Balinese Language and Letters | Bahasa Bali

The national language of Indonesia, Bahasa Indonesia is widely used on Bali, but it is not Balinese. Balinese or Bahasa Bali, in another language entirely. It has a completely different vocabulary and grammar, and the rulers governing its use are much more complex. It’s a difficult language for a foreigner to come to grips with. Firstly, it is not written language, so there is no definitive guide to its grammar or vocabulary, and there is considerable variation in usage from one part of the island to another.

Bahasa Bali is taught in schools either, and dictionaries and grammars that do exist are attempts to document current or historical usage, rather than set down rules for correct syntax or pronunciation. Balinese is greatly complicated by its caste influences. In effect, different vocabularies and grammatical structures are used, depending on the relative social position of the speaker, the person being spoken to and the person being spoken about. Even traditional usage has always been somewhat arbitrary, because of the intricacies of the caste system.

The various forms of the language (or languages) and their respective uses are categorized as follows :

  1. Basa Lumrah: (also called Biasa or Ketah) is used when talking to people of the same caste or level, and between friends and family. It is an old language of mix-origin, with words drawn from Malayan, Polynesian and Australasian sources.
  2. Basa Sor(also called rendah) is used when talking with people of a lower caste, or to people who are non-caste.
  3. Basa Alusis used among educated people, and is derived from the Hindhu-Javanese court languages of the 10th century.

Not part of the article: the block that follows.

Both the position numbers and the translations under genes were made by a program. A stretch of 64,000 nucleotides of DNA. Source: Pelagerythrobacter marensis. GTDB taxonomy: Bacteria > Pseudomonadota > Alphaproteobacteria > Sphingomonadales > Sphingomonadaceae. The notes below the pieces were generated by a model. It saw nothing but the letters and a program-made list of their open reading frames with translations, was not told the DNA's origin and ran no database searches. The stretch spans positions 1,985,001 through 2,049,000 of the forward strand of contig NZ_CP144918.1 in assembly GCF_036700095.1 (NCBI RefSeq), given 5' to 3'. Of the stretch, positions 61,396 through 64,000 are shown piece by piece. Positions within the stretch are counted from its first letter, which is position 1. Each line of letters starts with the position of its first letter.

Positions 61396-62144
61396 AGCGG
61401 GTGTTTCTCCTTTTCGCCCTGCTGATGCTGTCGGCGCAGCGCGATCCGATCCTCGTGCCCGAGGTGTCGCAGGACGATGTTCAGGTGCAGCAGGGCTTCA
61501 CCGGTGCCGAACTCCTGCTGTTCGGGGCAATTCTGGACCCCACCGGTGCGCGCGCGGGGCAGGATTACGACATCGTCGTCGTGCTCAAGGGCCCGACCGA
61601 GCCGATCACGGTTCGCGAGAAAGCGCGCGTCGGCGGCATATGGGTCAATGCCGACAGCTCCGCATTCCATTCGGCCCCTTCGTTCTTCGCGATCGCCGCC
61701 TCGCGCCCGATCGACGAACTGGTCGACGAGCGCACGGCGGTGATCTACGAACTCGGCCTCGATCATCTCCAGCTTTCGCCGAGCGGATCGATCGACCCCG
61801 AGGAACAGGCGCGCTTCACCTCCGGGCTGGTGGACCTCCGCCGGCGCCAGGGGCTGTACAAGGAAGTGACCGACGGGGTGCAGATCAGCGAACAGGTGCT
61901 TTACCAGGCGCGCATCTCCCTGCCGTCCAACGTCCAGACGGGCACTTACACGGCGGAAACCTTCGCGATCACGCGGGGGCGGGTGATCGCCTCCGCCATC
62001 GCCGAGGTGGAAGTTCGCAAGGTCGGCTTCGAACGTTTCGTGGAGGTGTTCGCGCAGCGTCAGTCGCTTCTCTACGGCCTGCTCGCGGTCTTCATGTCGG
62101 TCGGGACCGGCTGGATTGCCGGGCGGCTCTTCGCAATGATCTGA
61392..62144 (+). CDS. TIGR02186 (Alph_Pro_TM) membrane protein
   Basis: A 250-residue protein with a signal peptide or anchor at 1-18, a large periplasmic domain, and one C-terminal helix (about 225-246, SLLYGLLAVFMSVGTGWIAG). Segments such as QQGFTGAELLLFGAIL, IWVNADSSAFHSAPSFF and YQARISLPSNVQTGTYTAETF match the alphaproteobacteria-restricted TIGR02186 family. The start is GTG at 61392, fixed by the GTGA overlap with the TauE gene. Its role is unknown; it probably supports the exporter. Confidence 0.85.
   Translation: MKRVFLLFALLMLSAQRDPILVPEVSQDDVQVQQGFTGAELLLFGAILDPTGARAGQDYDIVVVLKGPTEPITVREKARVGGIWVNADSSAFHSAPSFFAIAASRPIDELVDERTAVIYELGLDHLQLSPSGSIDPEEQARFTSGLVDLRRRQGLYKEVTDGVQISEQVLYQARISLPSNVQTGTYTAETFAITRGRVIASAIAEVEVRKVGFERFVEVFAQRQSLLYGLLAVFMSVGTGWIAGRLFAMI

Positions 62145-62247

4. Basa Singgih, virtually a separate language, is used to address persons of high caste, particularly in formal and religious contexts .Even the Balinese are not always fluent in this language. It is based on the ancient Hindu Kawi language, and can be written using a script that resembles Sanskrit, as seen in the lontar (palm) books where it’s inscribed on strips of leaf.. Written Basa singgih is also seen on the signs that welcome you to and farewell you from most villages on Bali.

The different vocabularies only exist for about 1000 basic words, mostly relating to people and their actions. Other words (in fact, an increasing proportion of the modern vocabulary), are the same regardless of relative caste levels. Usage is also changing with the decline of the traditional caste system and modern tendencies towards democratization and social equality. It is now common practice to describe the language in term of only three forms such as :

  1. Low Balinese language; equivalent to Basa Lumrah, is used between friends and family, and also when speaking with person of equal or lower caste, or about oneself.
  2. Polite Balinese Language; the equivalent of Basa Madia, is used for speaking to superiors or strangers, and is becoming more widespread as a sort of common language that isn’t so closely linked to caste.
  3. High Balinese Language, a mixture of Basa Alus and Basa Singgih, is used to indicate respect for the person being addressed or person being spoken about.

The polite and high form of language frequently use the same word , while the low form often uses the same word as Bahasa Indonesia. The polite form, Basa Madia or Midah, is being used as a more egalitarian language, often combined with Bahasa Indonesia to avoid the risk of embarrassment in case the correct caste distinction is not made. So how does one Balinese know at which level to address another? Initially, a conversation between two strangers would commence in the high language.

At some point the question of caste would be asked and then the level adjusted accordingly. Among friends, however, a conversation is likely to be carried on in low Balinese, no matter what the caste of the speaker may be.Bahasa Bali uses very few greetings and civilities on an everyday basis. There are no equivalents for “please” and “thank you” Nor is there a usage that translates as “good morning” or “good evening”, although the low Balinese Kenken kabare ? (How are you? / How’s it going?) Is sometimes used.

More common is Lunga kija? Which literally means “where are you going? (In low, polite and high Balinese).

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